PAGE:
Family Offices

How Technology is Helping Level Up Family Office Operations

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Family offices face an uncertain investment outlook. In the past year alone, they have had to contend with a pandemic, war in Europe, an energy crisis, rampant inflation, and volatile stock markets. There are also growing concerns around data security and succession planning, areas where family offices may be able to exert more control.  

Find out how family offices can use technology to futureproof their operations and help them navigate today’s challenging market environment.  

 

1. Investment allocation

With a need to strike the balance between preserving and growing wealth, traditionally family offices have favoured conservative investment allocations. But in the bullish markets of recent years, family offices have been more willing to push themselves up the risk curve to achieve higher returns. 

According to Campden Wealth’s Family Office European Report 2022, public equity remains the largest asset class, accounting for 31% of AUM for family offices. But they note that private equity is catching up, now at 27%. In the report, 45% of family offices said they intend to increase allocations to private equity, venture capital and direct investments.  

With growth in alternative investment allocations, portfolio complexity is increasing, often spanning multiple asset classes, geographic markets, and investment structures. Sourcing the required data and manually transposing it into visually compelling reports that provide the insights that families want can be extremely laborious. Technology can now relieve much of this burden, with the ability to automate data sourcing from multiple sources and produce consolidated reports at the click of a button. 

 

2. Investment monitoring

One of the top governance concerns for family offices is investment monitoring. At a time of market volatility, it is critical that family offices can make informed and strategic investment decisions to preserve capital, grow wealth and maintain control over investments.  

Many family offices are now managing increasingly complex portfolios that include private equity, hedge funds and real estate, which can make monitoring the performance, risk, exposures, and liquidity of these investments difficult.  

Family offices that want to develop a strong investment governance framework need a system that enables daily limits monitoring, with alert notifications and pre-warning levels for any performance, risk, liquidity, and exposure metrics.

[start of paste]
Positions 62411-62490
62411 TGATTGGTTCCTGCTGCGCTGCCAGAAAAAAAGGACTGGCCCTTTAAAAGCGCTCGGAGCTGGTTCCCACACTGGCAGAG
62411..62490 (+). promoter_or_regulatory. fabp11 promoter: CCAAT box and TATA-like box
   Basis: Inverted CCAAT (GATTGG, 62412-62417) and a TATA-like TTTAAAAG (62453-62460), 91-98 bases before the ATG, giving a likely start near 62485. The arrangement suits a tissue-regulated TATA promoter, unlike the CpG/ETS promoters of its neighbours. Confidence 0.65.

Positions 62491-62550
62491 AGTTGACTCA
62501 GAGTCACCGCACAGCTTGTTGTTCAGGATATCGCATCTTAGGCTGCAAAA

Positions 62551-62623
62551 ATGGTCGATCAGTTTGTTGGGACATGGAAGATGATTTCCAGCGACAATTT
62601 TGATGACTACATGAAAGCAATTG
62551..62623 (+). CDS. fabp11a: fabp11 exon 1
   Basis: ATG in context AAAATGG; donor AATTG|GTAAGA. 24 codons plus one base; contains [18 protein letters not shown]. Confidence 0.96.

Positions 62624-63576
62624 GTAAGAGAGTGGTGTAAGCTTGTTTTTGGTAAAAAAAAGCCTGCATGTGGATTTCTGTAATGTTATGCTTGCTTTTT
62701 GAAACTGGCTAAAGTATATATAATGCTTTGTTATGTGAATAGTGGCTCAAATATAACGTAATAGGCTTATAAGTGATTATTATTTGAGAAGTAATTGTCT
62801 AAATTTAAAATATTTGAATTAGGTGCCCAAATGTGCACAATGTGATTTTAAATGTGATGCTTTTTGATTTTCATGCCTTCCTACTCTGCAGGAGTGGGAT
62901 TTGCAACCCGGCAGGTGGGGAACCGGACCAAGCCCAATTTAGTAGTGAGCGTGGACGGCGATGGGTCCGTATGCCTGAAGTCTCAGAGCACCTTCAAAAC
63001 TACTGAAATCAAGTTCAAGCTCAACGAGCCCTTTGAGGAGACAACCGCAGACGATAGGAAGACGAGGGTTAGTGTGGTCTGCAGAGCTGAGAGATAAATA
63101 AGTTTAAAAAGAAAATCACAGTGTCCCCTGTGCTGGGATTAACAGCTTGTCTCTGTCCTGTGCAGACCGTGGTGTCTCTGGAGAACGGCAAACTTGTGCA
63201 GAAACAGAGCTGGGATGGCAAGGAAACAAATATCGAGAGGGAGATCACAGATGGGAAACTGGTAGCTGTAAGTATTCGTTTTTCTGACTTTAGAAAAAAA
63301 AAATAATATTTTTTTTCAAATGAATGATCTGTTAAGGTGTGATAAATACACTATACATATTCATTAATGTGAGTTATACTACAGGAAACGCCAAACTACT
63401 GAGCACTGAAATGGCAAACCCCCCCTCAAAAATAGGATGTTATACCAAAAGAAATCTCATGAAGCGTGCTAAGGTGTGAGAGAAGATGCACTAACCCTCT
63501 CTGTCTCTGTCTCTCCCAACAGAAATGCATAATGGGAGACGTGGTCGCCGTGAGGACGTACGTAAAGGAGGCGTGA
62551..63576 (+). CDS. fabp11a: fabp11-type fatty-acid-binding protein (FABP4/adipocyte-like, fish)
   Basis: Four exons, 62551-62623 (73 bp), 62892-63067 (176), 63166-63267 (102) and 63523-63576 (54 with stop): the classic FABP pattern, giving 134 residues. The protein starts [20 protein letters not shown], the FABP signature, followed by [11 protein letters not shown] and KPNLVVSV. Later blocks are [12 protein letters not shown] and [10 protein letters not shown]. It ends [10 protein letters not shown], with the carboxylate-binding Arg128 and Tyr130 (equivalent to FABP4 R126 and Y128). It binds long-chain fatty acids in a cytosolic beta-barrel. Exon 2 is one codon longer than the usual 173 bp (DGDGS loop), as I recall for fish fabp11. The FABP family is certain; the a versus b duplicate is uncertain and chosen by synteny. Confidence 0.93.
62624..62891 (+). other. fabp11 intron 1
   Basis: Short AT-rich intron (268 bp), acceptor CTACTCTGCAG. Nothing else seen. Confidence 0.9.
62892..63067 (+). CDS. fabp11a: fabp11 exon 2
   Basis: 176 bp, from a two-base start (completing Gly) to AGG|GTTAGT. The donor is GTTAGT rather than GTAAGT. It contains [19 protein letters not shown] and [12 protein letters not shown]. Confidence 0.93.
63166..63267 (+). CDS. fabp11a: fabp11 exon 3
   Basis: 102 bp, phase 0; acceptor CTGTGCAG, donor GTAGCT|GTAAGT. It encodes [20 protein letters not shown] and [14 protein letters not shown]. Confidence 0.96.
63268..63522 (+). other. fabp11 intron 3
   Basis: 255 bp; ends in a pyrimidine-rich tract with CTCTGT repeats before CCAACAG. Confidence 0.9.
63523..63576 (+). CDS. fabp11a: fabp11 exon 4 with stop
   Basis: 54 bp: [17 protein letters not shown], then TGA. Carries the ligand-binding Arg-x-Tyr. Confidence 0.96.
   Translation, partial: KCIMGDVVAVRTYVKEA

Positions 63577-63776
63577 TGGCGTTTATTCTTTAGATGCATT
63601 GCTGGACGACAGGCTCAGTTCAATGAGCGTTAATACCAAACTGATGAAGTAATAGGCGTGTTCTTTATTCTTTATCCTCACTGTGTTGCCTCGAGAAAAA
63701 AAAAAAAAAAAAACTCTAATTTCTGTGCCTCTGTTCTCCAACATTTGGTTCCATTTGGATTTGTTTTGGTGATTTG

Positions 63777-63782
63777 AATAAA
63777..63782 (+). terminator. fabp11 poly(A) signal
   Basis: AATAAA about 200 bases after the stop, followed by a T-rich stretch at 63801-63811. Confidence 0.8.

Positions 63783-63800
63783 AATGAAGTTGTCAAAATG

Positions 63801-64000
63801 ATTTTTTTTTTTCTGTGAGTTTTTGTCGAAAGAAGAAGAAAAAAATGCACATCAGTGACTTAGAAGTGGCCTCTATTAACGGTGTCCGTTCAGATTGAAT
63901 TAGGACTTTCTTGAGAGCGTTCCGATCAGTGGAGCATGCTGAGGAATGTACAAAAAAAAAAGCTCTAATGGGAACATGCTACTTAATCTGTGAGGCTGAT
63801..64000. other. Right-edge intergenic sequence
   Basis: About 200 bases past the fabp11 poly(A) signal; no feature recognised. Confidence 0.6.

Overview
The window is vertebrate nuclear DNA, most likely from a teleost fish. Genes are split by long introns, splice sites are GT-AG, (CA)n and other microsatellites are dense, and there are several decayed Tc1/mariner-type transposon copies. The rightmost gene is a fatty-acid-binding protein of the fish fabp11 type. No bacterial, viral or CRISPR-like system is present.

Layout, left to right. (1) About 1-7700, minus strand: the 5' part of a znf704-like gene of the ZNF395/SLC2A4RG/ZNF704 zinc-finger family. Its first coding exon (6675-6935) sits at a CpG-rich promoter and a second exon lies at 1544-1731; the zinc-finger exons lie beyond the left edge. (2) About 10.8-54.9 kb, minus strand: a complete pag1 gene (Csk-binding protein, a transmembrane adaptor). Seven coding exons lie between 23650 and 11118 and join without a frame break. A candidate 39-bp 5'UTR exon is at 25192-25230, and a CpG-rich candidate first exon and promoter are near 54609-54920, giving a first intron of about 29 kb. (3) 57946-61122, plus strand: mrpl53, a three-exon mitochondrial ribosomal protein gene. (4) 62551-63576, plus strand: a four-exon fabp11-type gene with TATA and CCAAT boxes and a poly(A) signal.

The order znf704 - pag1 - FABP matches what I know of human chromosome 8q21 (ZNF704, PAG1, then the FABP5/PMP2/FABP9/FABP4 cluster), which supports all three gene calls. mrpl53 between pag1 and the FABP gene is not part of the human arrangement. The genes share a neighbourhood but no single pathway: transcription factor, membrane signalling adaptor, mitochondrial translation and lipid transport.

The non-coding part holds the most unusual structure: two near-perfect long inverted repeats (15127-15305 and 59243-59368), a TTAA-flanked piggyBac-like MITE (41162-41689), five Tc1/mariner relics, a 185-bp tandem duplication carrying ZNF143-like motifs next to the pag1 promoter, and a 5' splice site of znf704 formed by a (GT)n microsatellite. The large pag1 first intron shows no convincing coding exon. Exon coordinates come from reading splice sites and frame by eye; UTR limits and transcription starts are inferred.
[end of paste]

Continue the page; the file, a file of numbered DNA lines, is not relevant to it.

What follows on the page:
3. Investment risk  

In the Campden Wealth report, 75% of family offices cited investment risk as their primary concern for the next three to five years. Family offices of all sizes will need a sound risk management framework with effective internal controls.  

Against this backdrop, many family offices are exploring advanced models and systems once considered the preserve of institutional asset managers, acknowledging that with a strong risk management framework they will be much better prepared to withstand market disruptions. Without proper risk processes and governance, family offices unable to escalate and decisively act upon risk issues and to manage them successfully through market cycles. Alongside the implementation of a data warehouse and risk system, risk and governance processes must be an integral part of a family office’s overall approach to risk. 

 

4. Succession planning  

Effective succession planning is essential to ensuring the longevity of a family office and the family legacy. It makes developing succession plans a key priority. But with many family offices only being set up in the last 20 years, not all have experienced a transition of wealth to the next generation.  

Establishing this relationship with the next generation now also allows family offices to lay a foundation of knowledge when it comes to investment and financial advice. Relationships with the next generation can be solidified by adopting digital tools and platforms. A system that can give proactive reminders to maintain communication with individuals, can ensure that heirs are kept up to date with the valuations and performance of any assets they have a stake in already. 

 

5. Cybersecurity 

40% of European family offices have experienced at least one cyberattack in the last 12 months. Family offices have become big targets for cyber attackers, not just because of the vast wealth that they manage but because they are known to have traditionally underinvested in the necessary defences to prevent such attacks.  

Today, family offices’ data is safer in the cloud than on an in-house server thanks to robust embedded security controls helping to counter today and tomorrow’s cybersecurity risks. Any IT infrastructure, particularly when it comes to asset information and investment data, needs stringent cybersecurity protections, with sophisticated detection systems, and strong authentication and encryption techniques to protect user data. Data should be encrypted both in transit and at rest.  

 

How can family offices implement new technology? 

Family offices need a structured plan to implement technology. They should start by identifying their needs, such as whether they want to improve investment analysis and workflows, streamline the production of reports, or prepare for a new generation of wealth owners – or a combination of all three. 

Find out how family offices can use technology to solve their biggest data management and reporting challenges in our latest whitepaper. 

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